Show Profile  Martin Posted: 11 May 2005, 9:59 PM  
The sprint specifications can be found here:

A version of the ocad 8 sprint symbol set:

Show Profile  Michael Posted: 11 May 2005, 10:12 PM  
Yes I started this in the wrong Maptalk forum, will see if it continues before changing it over. Greg's point about mapping being a source of income is a good one, I've always felt that it is excellent technical training as well. I wouldn't expect clubs to come beating to your door, they are used to small maps being made for free, you'll have to put a proposal up to them.

Show Profile  Michael Posted: 14 May 2005, 12:30 AM  
Svend wrote...
...finally the controller checks it or is supposed to check it for accuracy but seldom gets the chance.

But the buck stops with the controller. If (s)he didn't get the chance then its a failure on the part of the controller. There used to be a peer review process for A-level event controllers whereby other controllers made their comments to the TC, which then moderated them and published a report. You could reactivate that by sending in your specific comments.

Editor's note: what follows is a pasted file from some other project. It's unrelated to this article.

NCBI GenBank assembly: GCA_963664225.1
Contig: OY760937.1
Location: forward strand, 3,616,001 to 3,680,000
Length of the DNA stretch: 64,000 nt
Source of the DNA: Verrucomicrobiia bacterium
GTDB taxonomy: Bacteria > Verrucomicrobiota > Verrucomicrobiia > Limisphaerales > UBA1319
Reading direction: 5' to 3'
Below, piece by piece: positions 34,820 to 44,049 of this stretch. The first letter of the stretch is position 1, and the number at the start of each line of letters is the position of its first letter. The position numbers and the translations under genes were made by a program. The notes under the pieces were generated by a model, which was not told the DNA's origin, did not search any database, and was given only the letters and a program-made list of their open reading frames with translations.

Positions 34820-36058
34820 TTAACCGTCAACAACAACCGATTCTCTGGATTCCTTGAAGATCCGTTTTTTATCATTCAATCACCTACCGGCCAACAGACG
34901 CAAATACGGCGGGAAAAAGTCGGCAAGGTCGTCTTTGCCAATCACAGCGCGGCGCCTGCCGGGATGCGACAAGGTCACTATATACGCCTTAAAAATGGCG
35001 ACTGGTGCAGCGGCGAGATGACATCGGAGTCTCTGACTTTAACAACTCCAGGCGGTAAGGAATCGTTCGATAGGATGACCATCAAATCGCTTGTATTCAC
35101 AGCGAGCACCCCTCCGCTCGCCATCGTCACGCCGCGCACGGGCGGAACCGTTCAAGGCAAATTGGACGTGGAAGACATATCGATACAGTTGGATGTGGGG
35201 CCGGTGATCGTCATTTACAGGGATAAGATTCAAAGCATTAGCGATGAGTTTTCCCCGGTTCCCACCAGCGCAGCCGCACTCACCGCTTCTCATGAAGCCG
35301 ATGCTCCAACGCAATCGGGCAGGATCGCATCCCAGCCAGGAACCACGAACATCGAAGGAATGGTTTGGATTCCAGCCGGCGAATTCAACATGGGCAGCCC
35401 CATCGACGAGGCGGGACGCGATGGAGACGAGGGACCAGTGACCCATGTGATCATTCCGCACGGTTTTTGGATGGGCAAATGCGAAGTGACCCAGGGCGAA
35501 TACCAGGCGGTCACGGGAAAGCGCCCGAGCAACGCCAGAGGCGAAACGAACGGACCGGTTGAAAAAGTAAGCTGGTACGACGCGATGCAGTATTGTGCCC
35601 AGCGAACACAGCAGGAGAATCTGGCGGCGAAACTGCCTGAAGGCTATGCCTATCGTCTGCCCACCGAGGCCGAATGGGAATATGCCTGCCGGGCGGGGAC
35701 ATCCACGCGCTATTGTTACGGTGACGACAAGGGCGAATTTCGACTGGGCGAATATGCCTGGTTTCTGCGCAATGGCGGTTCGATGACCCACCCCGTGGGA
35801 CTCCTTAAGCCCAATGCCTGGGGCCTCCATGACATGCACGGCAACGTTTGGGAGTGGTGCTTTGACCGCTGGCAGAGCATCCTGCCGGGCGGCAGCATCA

But are you talking about cartographic specifications here Svend or places the map doesn't represent the terrain very well?

Show Profile  Svend Posted: 14 May 2005, 8:17 AM  
I'm talking about cartographic specifications, The map in question,
used for an A Level event, was a perfect map except for incorrect line thickness. The north lines were less than half the thickness required for the scale and the contour line thickness should have been 0.21 but were less than 0.14 and it affected the older competitors especially.

At a recent B Level event where three different scales were used
(15000, 10000 and 7500) the line thickness was the same (15000)